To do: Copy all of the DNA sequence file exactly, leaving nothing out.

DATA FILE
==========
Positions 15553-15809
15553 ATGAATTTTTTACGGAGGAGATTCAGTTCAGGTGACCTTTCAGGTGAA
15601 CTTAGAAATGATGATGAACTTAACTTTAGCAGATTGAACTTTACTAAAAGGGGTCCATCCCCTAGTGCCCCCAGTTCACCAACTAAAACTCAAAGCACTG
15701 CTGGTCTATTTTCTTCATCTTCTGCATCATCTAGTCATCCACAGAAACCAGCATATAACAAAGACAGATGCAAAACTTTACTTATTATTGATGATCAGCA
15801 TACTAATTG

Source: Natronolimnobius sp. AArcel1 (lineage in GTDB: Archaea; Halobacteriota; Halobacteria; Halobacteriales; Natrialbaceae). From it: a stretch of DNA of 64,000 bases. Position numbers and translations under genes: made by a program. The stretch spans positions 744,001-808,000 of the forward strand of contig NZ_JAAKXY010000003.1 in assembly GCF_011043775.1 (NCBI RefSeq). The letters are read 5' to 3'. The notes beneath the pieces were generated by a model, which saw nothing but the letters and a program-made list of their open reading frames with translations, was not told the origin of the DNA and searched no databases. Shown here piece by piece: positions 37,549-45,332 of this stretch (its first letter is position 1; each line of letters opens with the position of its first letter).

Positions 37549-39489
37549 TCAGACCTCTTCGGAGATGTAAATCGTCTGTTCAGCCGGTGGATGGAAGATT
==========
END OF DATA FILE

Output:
Positions 15553-15809
15553 ATGAATTTTTTACGGAGGAGATTCAGTTCAGGTGACCTTTCAGGTGAA
15601 CTTAGAAATGATGATGAACTTAACTTTAGCAGATTGAACTTTACTAAAAGGGGTCCATCCCCTAGTGCCCCCAGTTCACCAACTAAAACTCAAAGCACTG
15701 CTGGTCTATTTTCTTCATCTTCTGCATCATCTAGTCATCCACAGAAACCAGCATATAACAAAGACAGATGCAAAACTTTACTTATTATTGATGATCAGCA
15801 TACTAATTG

Source: Natronolimnobius sp. AArcel1 (lineage in GTDB: Archaea; Halobacteriota; Halobacteria; Halobacteriales; Natrialbaceae). From it: a stretch of DNA of 64,000 bases. Position numbers and translations under genes: made by a program. The stretch spans positions 744,001-808,000 of the forward strand of contig NZ_JAAKXY010000003.1 in assembly GCF_011043775.1 (NCBI RefSeq). The letters are read 5' to 3'. The notes beneath the pieces were generated by a model, which saw nothing but the letters and a program-made list of their open reading frames with translations, was not told the origin of the DNA and searched no databases. Shown here piece by piece: positions 37,549-45,332 of this stretch (its first letter is position 1; each line of letters opens with the position of its first letter).

Positions 37549-39489
37549 TCAGACCTCTTCGGAGATGTAAATCGTCTGTTCAGCCGGTGGATGGAAGATT